Current events make clear that the issue of “Judicial Politics” is still a hot potato. We recently witnessed both the removal of Judge Aaron Persky following his controversial decision to impose a sentence of only six months for a Stanford student convicted of rape, and the political maneuvering during the confirmation of Justice Brett Kavanaugh to the United States Supreme Court. This fascinating exploration of Rose Bird and the turbulent beginning of judicial politics in California is still just as relevant today.

The Case of Rose Bird was generously donated to the Library by John Kelly.


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ABA’s Women in the Law Collection

Women in the LawThe Law Library recently acquired the ABA’s Women in the Law Collection—a generous donation from Shannon K. Mauer of Duane Morris LLP. Although women have advanced in the legal profession over the last few decades, the statistics and research show that there are still significant barriers to reaching its upper echelons in equal numbers as men. Together, these four books summarize the state of women in the legal profession today and chart a course toward achieving full equality. Anyone with an interest in women’s rights and equality, or learning what it takes to get ahead in professional life, will benefit from reading this collection.

Grit

Grit, The Secret to Advancement: Stories of Successful Women Lawyers
Edited by Milana L. Hogan

There’s been a lot of buzz about the word grit in the self-help and business spheres lately, and with good reason. The Journal of Personality and Social Psychology defines this concept as “perseverance and passion for long-term goals.” It is essential for professional success, and it is essential for women to achieve equality in the legal profession. To this end, the ABA’s Commission on Women in the Profession developed the Grit Project in 2013. Grit, The Secret to Advancement reports the Commission’s qualitative and quantitative research on grit across all types of female lawyers, spanning everything from solo practitioners, law firms of various sizes, to nonprofits. The result is a thorough exploration of the concrete steps women can take to increase grit and related qualities, and how to apply those traits to build a successful career.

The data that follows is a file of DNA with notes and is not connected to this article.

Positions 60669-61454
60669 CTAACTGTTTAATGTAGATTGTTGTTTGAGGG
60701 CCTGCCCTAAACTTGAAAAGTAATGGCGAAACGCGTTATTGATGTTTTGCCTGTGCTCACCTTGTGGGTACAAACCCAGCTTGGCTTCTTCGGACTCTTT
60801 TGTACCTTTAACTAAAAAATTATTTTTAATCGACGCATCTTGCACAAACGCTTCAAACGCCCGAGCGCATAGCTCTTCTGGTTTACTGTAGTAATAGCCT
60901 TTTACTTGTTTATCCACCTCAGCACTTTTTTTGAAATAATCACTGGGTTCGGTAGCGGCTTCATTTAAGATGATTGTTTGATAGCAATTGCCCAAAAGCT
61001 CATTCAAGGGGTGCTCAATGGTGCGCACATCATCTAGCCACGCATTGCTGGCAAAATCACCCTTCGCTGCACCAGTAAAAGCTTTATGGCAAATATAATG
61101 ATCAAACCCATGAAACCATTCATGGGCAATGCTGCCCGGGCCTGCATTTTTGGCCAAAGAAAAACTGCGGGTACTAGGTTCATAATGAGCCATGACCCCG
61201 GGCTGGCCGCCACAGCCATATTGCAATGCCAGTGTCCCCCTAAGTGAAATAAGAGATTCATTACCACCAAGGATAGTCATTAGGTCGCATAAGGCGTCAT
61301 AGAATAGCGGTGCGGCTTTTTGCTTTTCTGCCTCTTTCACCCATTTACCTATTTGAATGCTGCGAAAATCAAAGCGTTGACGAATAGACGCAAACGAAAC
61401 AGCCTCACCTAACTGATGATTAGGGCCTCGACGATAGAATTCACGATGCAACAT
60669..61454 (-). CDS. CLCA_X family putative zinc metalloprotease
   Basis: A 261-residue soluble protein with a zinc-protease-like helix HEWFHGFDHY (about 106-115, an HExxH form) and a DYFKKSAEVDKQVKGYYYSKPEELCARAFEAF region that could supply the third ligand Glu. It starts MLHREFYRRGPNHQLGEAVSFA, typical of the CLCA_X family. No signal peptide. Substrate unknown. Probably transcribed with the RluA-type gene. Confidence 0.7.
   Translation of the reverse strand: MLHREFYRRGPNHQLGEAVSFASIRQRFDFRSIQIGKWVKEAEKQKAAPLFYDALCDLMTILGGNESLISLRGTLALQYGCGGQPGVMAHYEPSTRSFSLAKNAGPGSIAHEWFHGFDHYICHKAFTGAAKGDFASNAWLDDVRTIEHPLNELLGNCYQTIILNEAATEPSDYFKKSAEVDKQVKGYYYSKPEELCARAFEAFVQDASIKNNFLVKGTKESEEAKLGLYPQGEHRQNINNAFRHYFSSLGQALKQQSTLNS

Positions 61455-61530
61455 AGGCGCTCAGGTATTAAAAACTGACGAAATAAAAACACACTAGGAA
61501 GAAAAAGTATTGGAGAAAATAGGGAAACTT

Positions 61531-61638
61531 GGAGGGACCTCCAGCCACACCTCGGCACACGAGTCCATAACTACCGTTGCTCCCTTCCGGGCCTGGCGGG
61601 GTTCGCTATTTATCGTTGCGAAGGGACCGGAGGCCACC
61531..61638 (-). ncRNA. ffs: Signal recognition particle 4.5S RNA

Learning to Lead

Learning to Lead: What Really Works for Women in Law
By Gindi Eckel Vincent

This book does a huge service to female lawyers looking to reach leadership roles in their profession. Author Gindi Eckel Vincent intentionally kept Learning to Lead short and sweet, and she begins by summarizing the major leadership publications in the business realm to spare readers from this gargantuan task. She distills this body of literature down to its key themes and then applies them to the practice of law. Subsequent chapters consist of interviews with prominent female legal leaders and judges, and a set of scenarios that present the leadership goals of real-life female lawyers and a concise to-do list to achieve them. Learning to Lead goes well beyond hackneyed theoretical advice and instead provides clear, practical guidance for any type of leadership role in the law.

 

Road to Independence

The Road to Independence: 101 Women’s Journeys to Starting Their Own Law Firms
Edited by Karen M. Lockwood

The Road to Independence collects 101 first-hand accounts from women who started their own law practices. They provide invaluable wisdom, guidance, and inspiration to anyone who is considering embarking on this complicated and challenging path. Readers will benefit from the stark honesty contained in these letters, which spans confronting personal weaknesses, the inevitable financial worries, being undermined and doubted, and many more obstacles—but the takeaway is that it is absolutely possible to rise above the chatter, follow your own path, and build a thriving practice.

 

zero-tolerance.png

Zero Tolerance: Best Practices for Combating Sex-Based Harassment in the Legal Profession
Executive Editor Wendi S. Lazar

Zero Tolerance is the third manual produced by the ABA’s Commission on Women in the Profession, which was founded in 1992 with the objective of eliminating sex-based harassment in the legal profession. This slim book packs a powerful punch by setting forth the legal framework to combat sex-based harassment and bullying at work. After examining the EEOC’s guidelines on the topic, seminal cases, and state statutes and rules of professional conduct, it delves into the emerging issues of bullying and implicit bias. These latter issues are particularly thorny because they do not always involve behavior that is technically illegal, but that behavior is nonetheless damaging to the victims and also to their workplaces. Full of strategies, training and prevention best practices, and instruction on how to both develop and enforce effective anti-harassment policies, this book is essential reading for the legal profession.